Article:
2011 - Adaptive management in relation to climate change



Case study water

Litterature papers

PhD Course Programme 26 Aug 2011

Presentations PDF versions

Presentations PPTs

Student group work


Case study - road

Recommendation w.r.t cost-benefit analysis and transport case:
A good part of the material is for further in-depth information, which you may have a look at during the case work. Only a few things would be recommendable to have a more serious look at in advance, being: CBA course material with which you may wish to acquaint in advance (file names):
- 06_2009_09_22_Benefit-cost_analysis_general_approaches
- WB-NHUD 2010 Okuyama_Critical_Review of impact evaluation methodologies

Transport case material with which you may wish to acquaint in advance:
- JofTrp_geography - 2010 - Jaroszweski Chapman Petts - assessing the potential impact of CC on transportation
- Asset Management-10-2734

Adaptation to future changing climate poses enormous challenges for societies, both for designing and implementing technical infrastructure modifications and for changing societal priorities as well as people’s attitude to risk, ethics and basic values. Decision making in relation to climate change is complex in several respects. First of all, assessment of climate change effects involves large uncertainties. Hence identification of robust decisions is often difficult. Secondly, some of these uncertainties can be quantified statistically, while others can only be characterized qualitatively. Finally, decision making in a changing world requires consideration of consequences of events in economical and political terms, probabilities of these events, people’s risk perception, and willingness to change this. Therefore adaptive management is truly multidisciplinary with uncertainty, stakeholder involvement, risk attitude and possible future developments (scenarios) as key elements.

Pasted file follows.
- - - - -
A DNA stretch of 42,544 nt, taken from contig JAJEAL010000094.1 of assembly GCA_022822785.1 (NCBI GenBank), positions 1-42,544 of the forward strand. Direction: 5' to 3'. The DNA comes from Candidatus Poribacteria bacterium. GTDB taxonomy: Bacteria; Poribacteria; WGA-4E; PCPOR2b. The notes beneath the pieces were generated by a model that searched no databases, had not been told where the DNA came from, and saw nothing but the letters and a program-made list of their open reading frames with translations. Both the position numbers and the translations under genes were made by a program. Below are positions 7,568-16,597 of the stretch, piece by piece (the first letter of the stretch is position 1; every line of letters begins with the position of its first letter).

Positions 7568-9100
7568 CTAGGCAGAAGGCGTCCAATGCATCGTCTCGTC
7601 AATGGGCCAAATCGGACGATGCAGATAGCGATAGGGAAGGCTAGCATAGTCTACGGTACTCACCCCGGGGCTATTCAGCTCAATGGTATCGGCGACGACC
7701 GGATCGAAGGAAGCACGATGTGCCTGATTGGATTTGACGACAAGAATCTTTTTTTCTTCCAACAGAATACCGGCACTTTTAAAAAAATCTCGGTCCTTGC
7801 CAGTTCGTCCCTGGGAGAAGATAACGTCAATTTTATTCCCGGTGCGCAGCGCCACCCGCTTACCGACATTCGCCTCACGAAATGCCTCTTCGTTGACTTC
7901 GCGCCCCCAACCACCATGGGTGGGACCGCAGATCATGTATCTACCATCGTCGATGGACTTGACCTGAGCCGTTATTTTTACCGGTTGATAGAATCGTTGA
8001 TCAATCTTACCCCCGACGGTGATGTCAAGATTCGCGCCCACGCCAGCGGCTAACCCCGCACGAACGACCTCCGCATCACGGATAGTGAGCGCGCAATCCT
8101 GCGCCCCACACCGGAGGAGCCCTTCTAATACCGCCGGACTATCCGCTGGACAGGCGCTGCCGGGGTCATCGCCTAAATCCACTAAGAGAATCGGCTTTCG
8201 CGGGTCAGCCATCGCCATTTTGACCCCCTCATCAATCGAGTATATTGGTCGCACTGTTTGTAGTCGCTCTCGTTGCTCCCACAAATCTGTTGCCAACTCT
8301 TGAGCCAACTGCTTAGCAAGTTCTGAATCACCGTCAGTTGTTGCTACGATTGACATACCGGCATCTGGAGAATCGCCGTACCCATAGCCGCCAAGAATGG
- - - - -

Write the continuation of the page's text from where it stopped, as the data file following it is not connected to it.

The PhD course will provide a thorough introduction to adaptive management and present the participants for methodologies and tools related to the four key areas:

• scenario  building
• stakeholder involvement
• risk attitude
• uncertainty assessments.

The course will comprise a combination of lectures and exercises. The exercises will be based on two case studies, one on water resources management and another on a national road sector. The different aspects of adaptive management are distributed among student groups, so that they collectively cover the entire adaptive management procedure. Each group will study one aspect of adaptive management in detail by using specific tools introduced in the lectures. Groups report back to plenary on the use of these tools and attempt jointly to arrive at integrating the different tools into an adaptive management methodology.

The target group for the course is PhD students with an interest in adaptive management in relation to climate change. In addition, young researchers and professionals with interest in the topic may also benefit from following the course.

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